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Preacher Charged With Child Abuse: Cobb Pastor Accused Of Fondling Two Girls

BYLINE: By Cynthia Durcanin Staff Writer
DATE: 08-02-1988
PUBLICATION: The Atlanta Journal and Constitution
SECTION: Newspapers_&_Newswires
PAGE: B/01

A Baptist preacher who established a Cobb County ministry after leaving two other churches amid allegations of sexual misconduct was arrested in Marietta Monday on charges of child abuse, police said.

Cobb police arrested the Rev. Tony McGowan, pastor of the New Grace Baptist Church in Powder Springs, Monday on two counts of cruelty to children and one count of child molestation in connection with alleged fondling incidents involving a 12-year-old and a 17-year-old he met through his ministry.

The allegations came to light after the youngest girl, now 14, told her mother that the minister, 43, fondled her in a church van. "She just decided somebody had to be told because she didn't want anyone to go through what she did," Lt. Robert Pittman said, adding the child initially refrained from telling her parents because "she did not think anybody would believe her."

In February, the Georgia Department of Human Resources (DHR) also investigated the Rev. McGowan after he and his wife took in a child he met through Cobb Street Ministries, a shelter run by Cobb County Commissioner Harvey Paschal and his wife, Carol.

A woman who made a temporary foster care agreement with the McGowans filed a complaint with authorities when the couple later refused to give up the child, Lieutenant Pittman said. However, once police intervened, the Rev. McGowan and his wife returned the child to its natural mother without incident and the case was dropped.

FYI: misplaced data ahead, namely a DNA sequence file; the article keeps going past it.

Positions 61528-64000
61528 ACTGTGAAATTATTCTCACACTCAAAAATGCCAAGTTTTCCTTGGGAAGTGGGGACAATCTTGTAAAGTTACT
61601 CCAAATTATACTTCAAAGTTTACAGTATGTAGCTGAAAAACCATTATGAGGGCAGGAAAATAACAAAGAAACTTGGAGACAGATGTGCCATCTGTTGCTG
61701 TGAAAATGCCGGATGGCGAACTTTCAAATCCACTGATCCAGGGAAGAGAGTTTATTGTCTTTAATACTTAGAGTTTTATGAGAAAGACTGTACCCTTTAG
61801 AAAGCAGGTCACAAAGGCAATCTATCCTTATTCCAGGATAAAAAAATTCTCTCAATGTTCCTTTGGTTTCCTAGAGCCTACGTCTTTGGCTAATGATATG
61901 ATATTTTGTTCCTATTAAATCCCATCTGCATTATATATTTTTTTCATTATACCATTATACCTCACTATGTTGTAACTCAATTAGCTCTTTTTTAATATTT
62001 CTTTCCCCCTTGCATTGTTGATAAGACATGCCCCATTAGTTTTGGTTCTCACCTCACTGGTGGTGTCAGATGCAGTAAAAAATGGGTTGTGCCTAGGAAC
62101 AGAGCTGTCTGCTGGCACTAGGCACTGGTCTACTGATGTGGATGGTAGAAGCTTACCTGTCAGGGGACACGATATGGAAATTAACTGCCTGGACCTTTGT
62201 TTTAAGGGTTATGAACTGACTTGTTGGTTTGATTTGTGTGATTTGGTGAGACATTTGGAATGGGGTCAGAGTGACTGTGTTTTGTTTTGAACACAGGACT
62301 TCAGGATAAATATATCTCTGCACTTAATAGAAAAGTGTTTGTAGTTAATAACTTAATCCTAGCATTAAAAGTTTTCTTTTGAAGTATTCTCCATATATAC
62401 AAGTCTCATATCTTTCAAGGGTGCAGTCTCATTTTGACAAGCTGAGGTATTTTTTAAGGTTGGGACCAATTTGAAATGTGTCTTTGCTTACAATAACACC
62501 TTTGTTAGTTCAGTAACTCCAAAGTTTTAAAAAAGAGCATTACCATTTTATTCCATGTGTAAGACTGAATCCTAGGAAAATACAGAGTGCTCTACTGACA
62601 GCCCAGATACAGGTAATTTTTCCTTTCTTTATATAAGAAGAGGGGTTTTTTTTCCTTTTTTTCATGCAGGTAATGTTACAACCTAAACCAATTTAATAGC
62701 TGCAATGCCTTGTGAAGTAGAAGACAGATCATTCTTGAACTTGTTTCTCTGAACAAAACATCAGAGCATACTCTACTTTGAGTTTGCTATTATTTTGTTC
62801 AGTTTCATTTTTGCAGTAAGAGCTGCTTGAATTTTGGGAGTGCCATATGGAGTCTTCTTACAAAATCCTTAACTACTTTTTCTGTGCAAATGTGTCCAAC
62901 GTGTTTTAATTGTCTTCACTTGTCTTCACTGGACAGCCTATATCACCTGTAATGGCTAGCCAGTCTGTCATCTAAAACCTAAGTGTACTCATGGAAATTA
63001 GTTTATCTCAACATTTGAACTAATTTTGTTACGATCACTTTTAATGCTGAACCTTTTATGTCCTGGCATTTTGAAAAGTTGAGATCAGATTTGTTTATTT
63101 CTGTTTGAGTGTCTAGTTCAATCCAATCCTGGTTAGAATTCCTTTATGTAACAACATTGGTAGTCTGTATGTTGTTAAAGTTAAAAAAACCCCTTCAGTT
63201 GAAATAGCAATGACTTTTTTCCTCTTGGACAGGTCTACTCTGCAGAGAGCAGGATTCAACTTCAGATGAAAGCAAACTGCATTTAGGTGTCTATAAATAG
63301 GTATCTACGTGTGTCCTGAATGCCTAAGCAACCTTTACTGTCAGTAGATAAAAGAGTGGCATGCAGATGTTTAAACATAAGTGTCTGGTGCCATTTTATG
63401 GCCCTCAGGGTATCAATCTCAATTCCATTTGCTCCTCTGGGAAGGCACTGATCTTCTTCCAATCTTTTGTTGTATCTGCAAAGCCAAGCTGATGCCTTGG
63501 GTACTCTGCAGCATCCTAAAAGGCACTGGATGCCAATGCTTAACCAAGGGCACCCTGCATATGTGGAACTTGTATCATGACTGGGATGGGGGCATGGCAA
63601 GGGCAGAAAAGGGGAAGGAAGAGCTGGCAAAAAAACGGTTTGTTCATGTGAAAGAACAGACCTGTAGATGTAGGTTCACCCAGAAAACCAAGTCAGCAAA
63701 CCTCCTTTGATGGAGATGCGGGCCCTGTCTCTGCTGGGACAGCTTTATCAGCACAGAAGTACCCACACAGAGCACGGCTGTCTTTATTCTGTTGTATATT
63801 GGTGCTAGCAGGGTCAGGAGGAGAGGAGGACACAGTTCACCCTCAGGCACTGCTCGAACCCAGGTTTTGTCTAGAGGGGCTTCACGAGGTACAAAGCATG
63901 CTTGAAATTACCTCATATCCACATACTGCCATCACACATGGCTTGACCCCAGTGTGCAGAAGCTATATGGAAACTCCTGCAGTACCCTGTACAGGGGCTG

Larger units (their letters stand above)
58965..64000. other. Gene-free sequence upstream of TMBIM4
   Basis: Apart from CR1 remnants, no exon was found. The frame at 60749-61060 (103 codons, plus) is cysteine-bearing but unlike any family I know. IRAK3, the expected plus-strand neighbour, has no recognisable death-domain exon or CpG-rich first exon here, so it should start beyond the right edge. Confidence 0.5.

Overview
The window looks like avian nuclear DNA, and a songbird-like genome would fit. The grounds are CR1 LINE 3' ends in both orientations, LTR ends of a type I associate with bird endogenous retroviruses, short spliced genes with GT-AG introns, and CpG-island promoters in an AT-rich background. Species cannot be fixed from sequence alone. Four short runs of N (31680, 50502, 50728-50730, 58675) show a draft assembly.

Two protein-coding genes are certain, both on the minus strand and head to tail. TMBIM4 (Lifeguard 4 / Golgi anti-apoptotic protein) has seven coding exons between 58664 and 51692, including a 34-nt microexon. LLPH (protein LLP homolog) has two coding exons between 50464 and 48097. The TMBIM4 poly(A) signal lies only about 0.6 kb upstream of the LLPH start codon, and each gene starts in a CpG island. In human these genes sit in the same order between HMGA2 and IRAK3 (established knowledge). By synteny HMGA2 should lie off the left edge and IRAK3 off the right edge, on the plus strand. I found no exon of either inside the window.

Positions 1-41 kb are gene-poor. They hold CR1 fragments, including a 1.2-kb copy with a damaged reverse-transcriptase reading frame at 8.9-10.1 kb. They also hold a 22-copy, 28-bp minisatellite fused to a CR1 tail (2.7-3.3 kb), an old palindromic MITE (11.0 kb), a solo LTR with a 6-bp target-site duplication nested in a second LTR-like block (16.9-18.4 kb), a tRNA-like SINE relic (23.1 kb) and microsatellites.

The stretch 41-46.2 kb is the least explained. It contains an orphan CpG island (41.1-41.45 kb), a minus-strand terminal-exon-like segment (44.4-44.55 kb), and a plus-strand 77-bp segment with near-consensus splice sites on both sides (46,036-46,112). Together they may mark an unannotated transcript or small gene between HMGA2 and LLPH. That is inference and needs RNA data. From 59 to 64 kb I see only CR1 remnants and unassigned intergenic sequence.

DHR is currently investigating Cobb Street Ministries on unrelated allegations that it is placing children in foster care without a license.

Calling the Rev. McGowan "a good friend," Mr. Paschal said he has been "very active in the [Cobb Street] ministry," and has helped to feed, clothe and shelter the needy.

Mr. Paschal said he was stunned by the news of the Rev. McGowan's arrest.

"It knocked me right off my feet," he said. "That is totally out of character from what I know about Tony McGowan. . . . If I had been looking for a child molester it would not have been him."

Asked whether he knew of allegations that forced the Rev. McGowan to leave an Alabama church, Mr. Paschal said he did not.

According to Capt. Sharon Moody, the Rev. McGowan established a ministry in east Cobb after a board of elders at a Gadsden, Ala., church asked him to leave amid allegations of sexual misconduct and misappropriation of funds.

The Rev. McGowan served as pastor at Morningview Baptist in east Cobb until 1985 when church officials asked him to leave after similar allegations, Captain Moody said. He established New Grace Baptist in September 1986.

The Rev. McGowan, of 2795 Old Carriage Drive in Marietta, is being held in the Cobb County Jail without bond and could not be reached for comment.

When reached for comment, his wife, Betty McGowan, said she was unaware of the charges. "I know that it's not true," she said.

Police identified three other alleged victims during the course of the investigation, but no charges are being filed because of the statute of limitations, Captain Moody said.

The girls told detectives the Rev. McGowan often invited young girls from his church to spend the night at his home where he tickled and chased them around in their nightgowns.

The 17-year-old was allegedly molested in the Rev. McGowan's car and the younger girl allegedly fondled inside a church van, police said, adding that the investigation is still open.

The Rev. McGowan, who began his most recent Cobb County ministry in a Powder Springs warehouse, now preaches to his 100 or so followers in trailers that serve as a makeshift church on Macland Road, Lieutenant Pittman said.

Copyright 2003 The Atlanta Journal and The Atlanta Constitution